Hey, you, get onto our cloud!
Software giant Microsoft has been pushing its Windows Azure Media Services in a bid to help customers design and build cost-effective cloud media packages.
Microsoft announced new media services and guidance to enable content providers and customers to realise the power of cloud computing.
Microsoft also published a new Broadcast Reference Architecture that tells media companies how they can design systems to improve cloud adoption.
Scott Guthrie, corporate vice president, Windows Azure application platform said that by using Windows Azure cloud infrastructure, Windows Azure Media Services content providers and media partners have an unlimited capacity of the cloud to deal with digital media.
Windows Azure Media Services’ make it easier to create media workflows built on Microsoft Media Platform and third-party technologies.
Microsoft’s research worked out that a third of today’s Internet traffic is devoted to video consumption, and it expected that to grow to 80 percent by the end of 2015, Guthrie said.
But not every company has the expertise or cash required to build a media infrastructure, so Windows Azure Media Services enables companies everywhere to build them.
Microsoft’s customers so far have included Aspera who used it for high-speed transfers, Digital Rapids who designed its content encoding on it, ATEME and Dolby Laboratories Inc.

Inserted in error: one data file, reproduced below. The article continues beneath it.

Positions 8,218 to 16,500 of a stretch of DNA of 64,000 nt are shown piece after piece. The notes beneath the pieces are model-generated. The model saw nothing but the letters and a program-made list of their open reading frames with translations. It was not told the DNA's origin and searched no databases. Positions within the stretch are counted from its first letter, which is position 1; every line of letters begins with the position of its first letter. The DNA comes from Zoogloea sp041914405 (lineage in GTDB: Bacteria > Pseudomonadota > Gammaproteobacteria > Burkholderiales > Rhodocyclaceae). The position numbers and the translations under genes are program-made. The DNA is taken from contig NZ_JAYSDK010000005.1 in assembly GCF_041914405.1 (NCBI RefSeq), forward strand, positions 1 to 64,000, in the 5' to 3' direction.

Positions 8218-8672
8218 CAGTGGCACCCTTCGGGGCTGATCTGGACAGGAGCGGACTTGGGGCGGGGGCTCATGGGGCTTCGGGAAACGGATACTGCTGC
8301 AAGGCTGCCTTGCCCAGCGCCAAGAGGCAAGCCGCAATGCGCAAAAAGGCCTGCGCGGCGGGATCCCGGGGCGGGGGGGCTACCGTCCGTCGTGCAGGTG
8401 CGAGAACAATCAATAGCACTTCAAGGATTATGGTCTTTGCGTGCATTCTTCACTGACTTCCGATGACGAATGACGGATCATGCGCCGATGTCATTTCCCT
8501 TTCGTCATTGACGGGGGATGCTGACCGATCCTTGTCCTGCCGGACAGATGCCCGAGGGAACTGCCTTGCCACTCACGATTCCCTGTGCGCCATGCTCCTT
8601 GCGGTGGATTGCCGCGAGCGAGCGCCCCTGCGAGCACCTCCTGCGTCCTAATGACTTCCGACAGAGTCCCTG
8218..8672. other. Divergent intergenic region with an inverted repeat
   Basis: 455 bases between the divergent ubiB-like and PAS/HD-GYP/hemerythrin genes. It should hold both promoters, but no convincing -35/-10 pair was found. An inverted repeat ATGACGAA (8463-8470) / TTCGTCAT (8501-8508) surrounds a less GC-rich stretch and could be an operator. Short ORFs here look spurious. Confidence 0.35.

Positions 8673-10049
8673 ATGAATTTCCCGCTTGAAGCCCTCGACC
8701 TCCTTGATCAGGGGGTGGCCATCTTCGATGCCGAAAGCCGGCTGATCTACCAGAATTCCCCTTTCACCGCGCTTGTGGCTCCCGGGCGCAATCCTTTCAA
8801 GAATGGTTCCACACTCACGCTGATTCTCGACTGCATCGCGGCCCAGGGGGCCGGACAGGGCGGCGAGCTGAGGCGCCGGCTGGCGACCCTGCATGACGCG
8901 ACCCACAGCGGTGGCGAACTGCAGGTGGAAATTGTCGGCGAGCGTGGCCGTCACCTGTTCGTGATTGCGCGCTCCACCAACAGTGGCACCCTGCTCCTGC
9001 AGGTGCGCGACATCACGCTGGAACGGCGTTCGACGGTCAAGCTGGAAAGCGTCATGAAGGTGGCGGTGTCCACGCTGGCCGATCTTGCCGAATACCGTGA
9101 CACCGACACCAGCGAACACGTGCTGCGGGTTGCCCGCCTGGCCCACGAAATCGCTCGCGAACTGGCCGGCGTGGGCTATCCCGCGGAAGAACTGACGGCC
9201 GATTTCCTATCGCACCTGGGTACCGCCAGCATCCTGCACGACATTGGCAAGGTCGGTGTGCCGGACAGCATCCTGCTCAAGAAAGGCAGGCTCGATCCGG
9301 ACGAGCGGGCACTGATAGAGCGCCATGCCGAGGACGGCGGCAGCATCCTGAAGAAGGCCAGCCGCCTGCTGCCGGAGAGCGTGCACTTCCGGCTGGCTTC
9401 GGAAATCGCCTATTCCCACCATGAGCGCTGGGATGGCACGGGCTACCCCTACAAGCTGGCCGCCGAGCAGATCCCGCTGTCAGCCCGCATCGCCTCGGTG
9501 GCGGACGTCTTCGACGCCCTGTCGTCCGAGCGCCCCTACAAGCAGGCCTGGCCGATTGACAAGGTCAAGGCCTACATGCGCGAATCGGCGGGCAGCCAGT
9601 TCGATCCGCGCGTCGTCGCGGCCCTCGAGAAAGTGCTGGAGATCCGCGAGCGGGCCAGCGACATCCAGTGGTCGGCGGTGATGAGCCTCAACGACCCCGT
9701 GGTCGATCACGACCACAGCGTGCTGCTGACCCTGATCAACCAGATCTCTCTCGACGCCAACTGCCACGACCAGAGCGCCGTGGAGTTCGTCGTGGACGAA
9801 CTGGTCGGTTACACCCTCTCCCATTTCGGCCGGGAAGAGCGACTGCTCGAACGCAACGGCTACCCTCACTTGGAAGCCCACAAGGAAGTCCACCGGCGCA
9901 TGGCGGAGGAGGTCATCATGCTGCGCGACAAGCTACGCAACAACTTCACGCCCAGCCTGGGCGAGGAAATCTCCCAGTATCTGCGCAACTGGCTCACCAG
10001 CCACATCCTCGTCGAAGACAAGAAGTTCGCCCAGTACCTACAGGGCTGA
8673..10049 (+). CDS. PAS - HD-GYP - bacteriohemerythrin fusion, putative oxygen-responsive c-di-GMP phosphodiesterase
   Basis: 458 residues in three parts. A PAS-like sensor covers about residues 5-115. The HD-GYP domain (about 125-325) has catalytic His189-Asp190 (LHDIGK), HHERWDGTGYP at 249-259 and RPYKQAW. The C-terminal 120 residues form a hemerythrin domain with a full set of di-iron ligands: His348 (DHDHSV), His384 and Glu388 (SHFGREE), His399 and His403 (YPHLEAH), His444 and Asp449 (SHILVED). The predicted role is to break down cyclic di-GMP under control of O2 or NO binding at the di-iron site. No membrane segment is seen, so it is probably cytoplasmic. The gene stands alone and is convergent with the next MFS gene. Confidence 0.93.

Guthrie said Windows Azure Media Services will support an ecosystem of connected devices from some of the largest consumer electronics.
This includes Microsoft Smooth Streaming, HTTP Live Streaming and Flash media formats and connected devices ranging from the Xbox 360, Windows Phone and Windows-based PCs to non-Microsoft platforms such as smart TVs, set-top boxes, MacOS, iOS and Android.
Microsoft is working with Akamai and deltatre to deliver high-definition streaming video of the London 2012 Olympic Games.
Bill Wheaton, senior vice president and general manager of Media at Akamai said that customers want to watch video anywhere, anytime and on any device.
He thinks that a combination of Windows Azure Media Services and Akamai’s SOLA Media Solutions will be good enough to handle all the pressure of covering the Olympics.